Mother of Vietnam, at the Vietnam Women’s Museum in Hanoi. The statue, nearly 12 feet tall, represents strength and beauty among Vietnamese women. She supports her child on the left shoulder and stands as a symbol of motherly love for the country.
Happy Thanksgiving, the day after. I had not a moment to post yesterday. Our holiday began before the day’s light, up in time for an annual fun run/walk organized by Michael Thomas Coffee (next to the great little yoga studio I recently joined), with proceeds benefiting the Roadrunner Food Bank. We trotted through the frosty streets of Albuquerque’s Ridgecrest neighborhood, just as the sun began to warm the west side of the Sandias.
Then home—quickly!—to the kitchen, where everything soon blurred. But I do remember every little thing that went into the menu. Thankgsiving, of course, is not about gluttonous excess; but about about family and friends, giving and sharing, and gratitude for everything we have—right? But food fosters that. Food is a catalyst for wonder. It brings disparate ideas and far-flung relatives to the same table, to indulge in an edible peace.
When the Redferns arrived yesterday afternoon, we nibbled on pickled herring (Coates family tradition), smoked Gruyere, raw-milk Swiss cheese, a marbled brick of Irish porter cheddar. And those pecans, of course, followed by a classic recipe I’d wanted to try, the bagna cauda featured in the Times a few weeks back. Our guests brought the veggies, and we dipped to our mouths’ content.
That miso-butter bird? Oh, wow, did it work. And it did take nearly an hour to rub the whole thing. I slowly pushed through slick spoonfuls of the mixture, which warmed in my hands. I’m fascinated by the physics, as fingers massaged the outside while little pockets of butter and air moved like bubbles across the turkey, beneath the skin. I don’t know how long it took to cook the 15-pounder; it seemed hours longer than the recipe had said. We kept waiting for that thermometer to rise to 170; in the end, we cranked up the heat to 400, removed the foil “tent,” and let the bird brown to a crispy finish. Inside: succulent meat, not a bit overdone. Yum.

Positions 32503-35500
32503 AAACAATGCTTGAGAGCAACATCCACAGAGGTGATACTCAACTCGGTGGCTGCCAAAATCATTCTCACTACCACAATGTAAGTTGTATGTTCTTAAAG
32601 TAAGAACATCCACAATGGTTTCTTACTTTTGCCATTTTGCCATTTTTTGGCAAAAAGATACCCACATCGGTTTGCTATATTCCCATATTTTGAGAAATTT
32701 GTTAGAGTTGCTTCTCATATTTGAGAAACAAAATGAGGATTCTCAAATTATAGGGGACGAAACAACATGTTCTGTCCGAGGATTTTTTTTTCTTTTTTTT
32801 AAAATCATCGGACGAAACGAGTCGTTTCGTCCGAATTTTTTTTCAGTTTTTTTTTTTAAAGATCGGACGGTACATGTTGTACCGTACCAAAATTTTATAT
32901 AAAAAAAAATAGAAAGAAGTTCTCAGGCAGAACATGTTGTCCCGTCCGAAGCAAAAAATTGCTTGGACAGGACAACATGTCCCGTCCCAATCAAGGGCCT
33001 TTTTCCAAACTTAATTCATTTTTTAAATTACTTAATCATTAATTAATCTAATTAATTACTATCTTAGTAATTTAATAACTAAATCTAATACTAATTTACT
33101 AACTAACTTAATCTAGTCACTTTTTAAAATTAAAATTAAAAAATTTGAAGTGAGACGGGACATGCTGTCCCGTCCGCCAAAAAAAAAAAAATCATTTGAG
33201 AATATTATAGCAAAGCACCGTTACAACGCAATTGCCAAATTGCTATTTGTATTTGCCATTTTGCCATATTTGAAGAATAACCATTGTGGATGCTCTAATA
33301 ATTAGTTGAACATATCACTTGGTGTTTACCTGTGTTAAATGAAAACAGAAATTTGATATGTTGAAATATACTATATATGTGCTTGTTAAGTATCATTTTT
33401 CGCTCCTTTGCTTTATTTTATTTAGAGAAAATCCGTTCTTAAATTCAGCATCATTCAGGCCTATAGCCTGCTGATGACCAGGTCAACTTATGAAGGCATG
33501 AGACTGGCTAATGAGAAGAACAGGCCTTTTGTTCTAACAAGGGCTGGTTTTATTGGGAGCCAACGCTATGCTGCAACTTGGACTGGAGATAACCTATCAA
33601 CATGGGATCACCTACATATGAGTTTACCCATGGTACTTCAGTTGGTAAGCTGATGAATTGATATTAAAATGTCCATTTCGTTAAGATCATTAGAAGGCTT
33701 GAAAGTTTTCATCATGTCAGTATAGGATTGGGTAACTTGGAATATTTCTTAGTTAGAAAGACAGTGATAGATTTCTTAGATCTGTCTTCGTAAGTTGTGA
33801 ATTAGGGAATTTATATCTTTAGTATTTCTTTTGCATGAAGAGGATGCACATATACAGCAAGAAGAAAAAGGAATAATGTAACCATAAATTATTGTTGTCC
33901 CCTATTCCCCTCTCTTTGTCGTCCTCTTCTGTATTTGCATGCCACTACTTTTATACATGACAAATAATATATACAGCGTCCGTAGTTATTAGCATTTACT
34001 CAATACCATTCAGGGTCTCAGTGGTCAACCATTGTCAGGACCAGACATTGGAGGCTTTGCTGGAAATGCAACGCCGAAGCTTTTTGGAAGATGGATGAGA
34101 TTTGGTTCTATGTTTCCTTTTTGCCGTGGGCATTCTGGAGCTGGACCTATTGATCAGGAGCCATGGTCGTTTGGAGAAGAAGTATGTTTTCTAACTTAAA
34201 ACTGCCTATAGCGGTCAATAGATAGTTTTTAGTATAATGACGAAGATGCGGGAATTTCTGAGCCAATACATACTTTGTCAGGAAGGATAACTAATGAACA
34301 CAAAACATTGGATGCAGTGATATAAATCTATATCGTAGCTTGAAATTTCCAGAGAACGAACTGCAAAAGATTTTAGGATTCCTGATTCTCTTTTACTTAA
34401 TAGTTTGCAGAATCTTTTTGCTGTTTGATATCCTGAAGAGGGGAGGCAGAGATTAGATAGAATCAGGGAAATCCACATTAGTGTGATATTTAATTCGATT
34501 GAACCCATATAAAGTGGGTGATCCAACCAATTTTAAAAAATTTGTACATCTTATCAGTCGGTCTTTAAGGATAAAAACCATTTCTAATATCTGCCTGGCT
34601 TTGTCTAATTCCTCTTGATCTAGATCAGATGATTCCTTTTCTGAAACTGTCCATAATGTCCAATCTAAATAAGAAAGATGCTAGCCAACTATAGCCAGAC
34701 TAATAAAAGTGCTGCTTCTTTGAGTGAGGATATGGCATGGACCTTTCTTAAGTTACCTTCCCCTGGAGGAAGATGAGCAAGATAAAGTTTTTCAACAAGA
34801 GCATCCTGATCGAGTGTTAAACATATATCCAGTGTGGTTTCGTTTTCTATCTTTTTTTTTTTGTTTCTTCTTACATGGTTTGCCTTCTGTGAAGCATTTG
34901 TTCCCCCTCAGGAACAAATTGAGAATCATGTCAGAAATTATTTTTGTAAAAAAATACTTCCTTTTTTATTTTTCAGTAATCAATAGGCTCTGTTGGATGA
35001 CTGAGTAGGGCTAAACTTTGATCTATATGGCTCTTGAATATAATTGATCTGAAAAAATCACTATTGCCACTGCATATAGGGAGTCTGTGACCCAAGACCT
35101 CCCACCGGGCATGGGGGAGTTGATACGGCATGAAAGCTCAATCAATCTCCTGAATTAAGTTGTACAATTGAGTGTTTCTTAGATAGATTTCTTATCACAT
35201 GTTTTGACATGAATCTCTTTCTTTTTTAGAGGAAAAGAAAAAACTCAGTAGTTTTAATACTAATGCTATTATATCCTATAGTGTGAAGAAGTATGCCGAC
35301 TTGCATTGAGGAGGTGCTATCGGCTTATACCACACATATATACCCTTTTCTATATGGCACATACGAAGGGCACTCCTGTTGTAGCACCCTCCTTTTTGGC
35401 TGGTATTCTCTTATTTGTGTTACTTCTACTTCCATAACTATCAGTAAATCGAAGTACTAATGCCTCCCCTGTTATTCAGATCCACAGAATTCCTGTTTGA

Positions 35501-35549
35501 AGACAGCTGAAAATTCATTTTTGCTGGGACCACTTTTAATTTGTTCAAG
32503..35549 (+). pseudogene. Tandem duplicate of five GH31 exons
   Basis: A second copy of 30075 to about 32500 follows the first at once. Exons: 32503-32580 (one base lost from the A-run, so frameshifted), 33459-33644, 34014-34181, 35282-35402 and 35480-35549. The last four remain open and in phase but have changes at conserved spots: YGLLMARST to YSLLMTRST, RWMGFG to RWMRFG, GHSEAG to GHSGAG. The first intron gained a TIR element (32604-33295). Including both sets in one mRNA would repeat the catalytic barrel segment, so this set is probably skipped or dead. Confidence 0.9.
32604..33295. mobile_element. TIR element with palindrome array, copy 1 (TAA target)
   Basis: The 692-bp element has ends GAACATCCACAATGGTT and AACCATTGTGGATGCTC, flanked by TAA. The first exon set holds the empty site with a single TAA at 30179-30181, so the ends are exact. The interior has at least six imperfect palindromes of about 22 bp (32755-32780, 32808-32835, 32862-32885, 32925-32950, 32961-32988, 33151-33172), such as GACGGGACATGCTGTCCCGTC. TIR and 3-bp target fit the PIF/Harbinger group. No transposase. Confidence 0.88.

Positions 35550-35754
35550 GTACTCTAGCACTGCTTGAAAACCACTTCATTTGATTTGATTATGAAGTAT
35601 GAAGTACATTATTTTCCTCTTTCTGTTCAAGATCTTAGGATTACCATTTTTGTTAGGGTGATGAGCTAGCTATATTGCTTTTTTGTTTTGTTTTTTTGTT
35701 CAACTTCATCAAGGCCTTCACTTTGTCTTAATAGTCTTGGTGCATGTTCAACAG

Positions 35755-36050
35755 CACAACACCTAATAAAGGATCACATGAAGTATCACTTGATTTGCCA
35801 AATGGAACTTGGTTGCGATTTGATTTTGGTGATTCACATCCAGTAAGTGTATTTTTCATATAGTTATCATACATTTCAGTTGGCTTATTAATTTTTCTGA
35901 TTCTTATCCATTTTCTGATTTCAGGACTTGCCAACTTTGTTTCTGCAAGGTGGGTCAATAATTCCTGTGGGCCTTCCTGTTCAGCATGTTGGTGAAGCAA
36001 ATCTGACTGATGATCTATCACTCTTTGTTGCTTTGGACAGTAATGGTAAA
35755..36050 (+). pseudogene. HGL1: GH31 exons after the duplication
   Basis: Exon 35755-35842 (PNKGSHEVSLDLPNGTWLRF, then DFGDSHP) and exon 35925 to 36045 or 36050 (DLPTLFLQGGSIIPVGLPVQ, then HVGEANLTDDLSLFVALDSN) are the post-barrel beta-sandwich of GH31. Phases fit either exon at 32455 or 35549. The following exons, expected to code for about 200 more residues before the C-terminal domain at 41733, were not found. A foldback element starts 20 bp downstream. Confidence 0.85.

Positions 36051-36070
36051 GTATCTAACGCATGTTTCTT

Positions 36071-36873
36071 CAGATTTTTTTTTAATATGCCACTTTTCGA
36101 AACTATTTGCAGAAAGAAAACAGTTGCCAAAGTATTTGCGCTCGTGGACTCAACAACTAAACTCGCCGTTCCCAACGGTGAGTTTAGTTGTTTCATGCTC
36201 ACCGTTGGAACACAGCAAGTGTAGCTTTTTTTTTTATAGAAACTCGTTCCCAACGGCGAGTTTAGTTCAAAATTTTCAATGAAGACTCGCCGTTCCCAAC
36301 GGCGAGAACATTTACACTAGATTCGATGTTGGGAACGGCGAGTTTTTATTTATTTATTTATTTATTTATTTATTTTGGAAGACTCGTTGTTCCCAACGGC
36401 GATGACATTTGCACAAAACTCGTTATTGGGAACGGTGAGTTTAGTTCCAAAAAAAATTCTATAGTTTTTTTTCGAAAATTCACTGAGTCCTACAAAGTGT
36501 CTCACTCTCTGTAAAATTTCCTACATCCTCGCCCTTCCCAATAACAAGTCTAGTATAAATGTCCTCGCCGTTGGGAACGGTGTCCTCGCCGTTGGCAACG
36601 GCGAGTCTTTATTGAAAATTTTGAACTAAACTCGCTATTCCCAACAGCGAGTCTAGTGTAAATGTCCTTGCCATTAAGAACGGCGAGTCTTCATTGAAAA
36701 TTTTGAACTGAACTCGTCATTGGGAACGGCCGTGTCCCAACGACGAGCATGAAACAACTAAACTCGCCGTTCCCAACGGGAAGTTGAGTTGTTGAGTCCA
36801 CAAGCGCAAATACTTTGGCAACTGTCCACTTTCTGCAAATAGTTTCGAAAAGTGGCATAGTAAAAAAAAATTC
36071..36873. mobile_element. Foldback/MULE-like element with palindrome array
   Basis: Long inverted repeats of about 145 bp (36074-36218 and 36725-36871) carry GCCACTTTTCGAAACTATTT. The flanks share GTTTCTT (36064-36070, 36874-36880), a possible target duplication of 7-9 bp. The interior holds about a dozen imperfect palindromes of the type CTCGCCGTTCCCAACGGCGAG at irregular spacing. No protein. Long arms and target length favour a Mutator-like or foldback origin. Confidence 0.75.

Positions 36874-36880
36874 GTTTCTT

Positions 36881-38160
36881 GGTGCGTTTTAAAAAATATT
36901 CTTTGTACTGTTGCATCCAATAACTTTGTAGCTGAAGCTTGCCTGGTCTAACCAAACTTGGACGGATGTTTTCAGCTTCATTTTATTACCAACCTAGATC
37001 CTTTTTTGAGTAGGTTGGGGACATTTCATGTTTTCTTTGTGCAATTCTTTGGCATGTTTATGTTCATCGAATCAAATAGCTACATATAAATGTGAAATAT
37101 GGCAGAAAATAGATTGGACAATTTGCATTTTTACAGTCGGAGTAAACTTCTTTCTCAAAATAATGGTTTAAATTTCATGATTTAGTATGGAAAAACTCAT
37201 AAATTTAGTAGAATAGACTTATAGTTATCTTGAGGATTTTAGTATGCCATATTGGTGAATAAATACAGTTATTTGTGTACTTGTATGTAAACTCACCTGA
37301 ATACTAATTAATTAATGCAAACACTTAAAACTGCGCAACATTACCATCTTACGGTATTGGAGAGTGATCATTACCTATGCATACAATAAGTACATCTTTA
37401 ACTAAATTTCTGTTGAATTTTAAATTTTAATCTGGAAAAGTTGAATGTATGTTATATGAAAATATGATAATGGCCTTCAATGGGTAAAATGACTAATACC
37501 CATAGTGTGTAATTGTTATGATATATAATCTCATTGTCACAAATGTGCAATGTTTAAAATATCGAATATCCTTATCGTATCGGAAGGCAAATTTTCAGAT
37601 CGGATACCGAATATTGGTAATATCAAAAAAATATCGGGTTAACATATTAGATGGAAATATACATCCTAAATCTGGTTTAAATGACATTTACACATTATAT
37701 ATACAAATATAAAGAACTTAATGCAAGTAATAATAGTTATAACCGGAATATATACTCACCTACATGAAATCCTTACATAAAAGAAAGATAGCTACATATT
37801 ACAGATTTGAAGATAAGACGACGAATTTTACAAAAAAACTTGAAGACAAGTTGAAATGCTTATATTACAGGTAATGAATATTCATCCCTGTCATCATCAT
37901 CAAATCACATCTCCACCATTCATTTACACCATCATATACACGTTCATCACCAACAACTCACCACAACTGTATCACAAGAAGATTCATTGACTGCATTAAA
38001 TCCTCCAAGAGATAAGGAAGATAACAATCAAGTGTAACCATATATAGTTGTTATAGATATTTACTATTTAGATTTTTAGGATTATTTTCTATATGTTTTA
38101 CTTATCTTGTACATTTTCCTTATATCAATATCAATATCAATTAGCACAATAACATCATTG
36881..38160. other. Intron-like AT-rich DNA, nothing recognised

What else? Too much, really. Joanna brought her classic citrus cranberries, Jenny did her famous stuffing (for the gluten-eating crowd). We made a mountain of wild rice, Jerry’s jubilation cornbread with melted cheese and hot chipotles, nutmeg butter greens from the Silk Road Gourmet, and sautéed green beans and Brussels sprouts with chile and mint, a recipe from the last-ever issue of Gourmet. Even the Brussels sprout haters found this one edible.
We had curried red cabbage slaw, which I’m calling my Jewish mistake. I had selected the slaw from my Jewish cookbook, and in the heat of the moment I inadvertently started cooking the book’s recipe for sweet-and-sour cabbage. The two dishes share similar ingredients, so I combined them, and made something perhaps even better—red cabbage, onion, raisins, red wine, a little sugar, powdered Burmese curry and yogurt to set the dish as it cooled in the fridge.
Lately our friend Jon has been experimenting with soup, and when he served us his latest concoction last week, I had to have the recipe for Thanksgiving. It involves steaming red onion and zucchini, then blending with roasted garlic, avocado, a bit of tamari and olive oil, salt and pepper. I also added a few spoonfuls of the bagna cauda dip. Try it.
For dessert, Jerry baked Karina’s flourless chocolate cake, a favorite in this house. To that, Joanna added her homemade pumpkin ice cream, a David Lebovitz recipe that paired exceptionally well with the cake.
Whew. I am thoroughly stuffed, even as I eat leftover cornbread with cranberry relish for breakfast this morning.